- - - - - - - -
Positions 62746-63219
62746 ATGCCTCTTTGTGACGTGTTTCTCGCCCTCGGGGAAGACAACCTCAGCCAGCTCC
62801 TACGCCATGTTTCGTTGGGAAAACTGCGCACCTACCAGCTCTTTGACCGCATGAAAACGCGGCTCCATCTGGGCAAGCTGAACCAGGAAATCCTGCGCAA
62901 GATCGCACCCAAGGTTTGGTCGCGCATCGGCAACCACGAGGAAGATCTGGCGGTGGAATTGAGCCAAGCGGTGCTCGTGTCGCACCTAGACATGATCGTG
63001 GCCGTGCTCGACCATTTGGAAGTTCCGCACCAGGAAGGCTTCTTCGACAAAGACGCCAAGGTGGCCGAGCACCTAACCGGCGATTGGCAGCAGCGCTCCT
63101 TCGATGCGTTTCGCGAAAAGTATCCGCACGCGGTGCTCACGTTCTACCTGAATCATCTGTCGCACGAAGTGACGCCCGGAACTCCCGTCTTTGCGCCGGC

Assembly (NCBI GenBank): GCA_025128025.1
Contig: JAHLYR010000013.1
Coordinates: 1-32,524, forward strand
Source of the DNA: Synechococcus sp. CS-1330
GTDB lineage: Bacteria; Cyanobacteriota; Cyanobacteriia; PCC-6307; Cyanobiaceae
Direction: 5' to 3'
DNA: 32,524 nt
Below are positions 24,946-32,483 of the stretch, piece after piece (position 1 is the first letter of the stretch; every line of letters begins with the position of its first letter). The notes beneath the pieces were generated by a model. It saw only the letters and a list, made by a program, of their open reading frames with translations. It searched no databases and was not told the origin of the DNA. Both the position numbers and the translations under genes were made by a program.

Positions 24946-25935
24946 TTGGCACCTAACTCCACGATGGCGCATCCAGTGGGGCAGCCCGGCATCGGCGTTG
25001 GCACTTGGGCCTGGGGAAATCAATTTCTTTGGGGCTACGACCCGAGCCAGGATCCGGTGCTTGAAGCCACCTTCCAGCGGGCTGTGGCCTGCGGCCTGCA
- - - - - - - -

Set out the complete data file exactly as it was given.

Positions 62746-63219
62746 ATGCCTCTTTGTGACGTGTTTCTCGCCCTCGGGGAAGACAACCTCAGCCAGCTCC
62801 TACGCCATGTTTCGTTGGGAAAACTGCGCACCTACCAGCTCTTTGACCGCATGAAAACGCGGCTCCATCTGGGCAAGCTGAACCAGGAAATCCTGCGCAA
62901 GATCGCACCCAAGGTTTGGTCGCGCATCGGCAACCACGAGGAAGATCTGGCGGTGGAATTGAGCCAAGCGGTGCTCGTGTCGCACCTAGACATGATCGTG
63001 GCCGTGCTCGACCATTTGGAAGTTCCGCACCAGGAAGGCTTCTTCGACAAAGACGCCAAGGTGGCCGAGCACCTAACCGGCGATTGGCAGCAGCGCTCCT
63101 TCGATGCGTTTCGCGAAAAGTATCCGCACGCGGTGCTCACGTTCTACCTGAATCATCTGTCGCACGAAGTGACGCCCGGAACTCCCGTCTTTGCGCCGGC

Assembly (NCBI GenBank): GCA_025128025.1
Contig: JAHLYR010000013.1
Coordinates: 1-32,524, forward strand
Source of the DNA: Synechococcus sp. CS-1330
GTDB lineage: Bacteria; Cyanobacteriota; Cyanobacteriia; PCC-6307; Cyanobiaceae
Direction: 5' to 3'
DNA: 32,524 nt
Below are positions 24,946-32,483 of the stretch, piece after piece (position 1 is the first letter of the stretch; every line of letters begins with the position of its first letter). The notes beneath the pieces were generated by a model. It saw only the letters and a list, made by a program, of their open reading frames with translations. It searched no databases and was not told the origin of the DNA. Both the position numbers and the translations under genes were made by a program.

Positions 24946-25935
24946 TTGGCACCTAACTCCACGATGGCGCATCCAGTGGGGCAGCCCGGCATCGGCGTTG
25001 GCACTTGGGCCTGGGGAAATCAATTTCTTTGGGGCTACGACCCGAGCCAGGATCCGGTGCTTGAAGCCACCTTCCAGCGGGCTGTGGCCTGCGGCCTGCA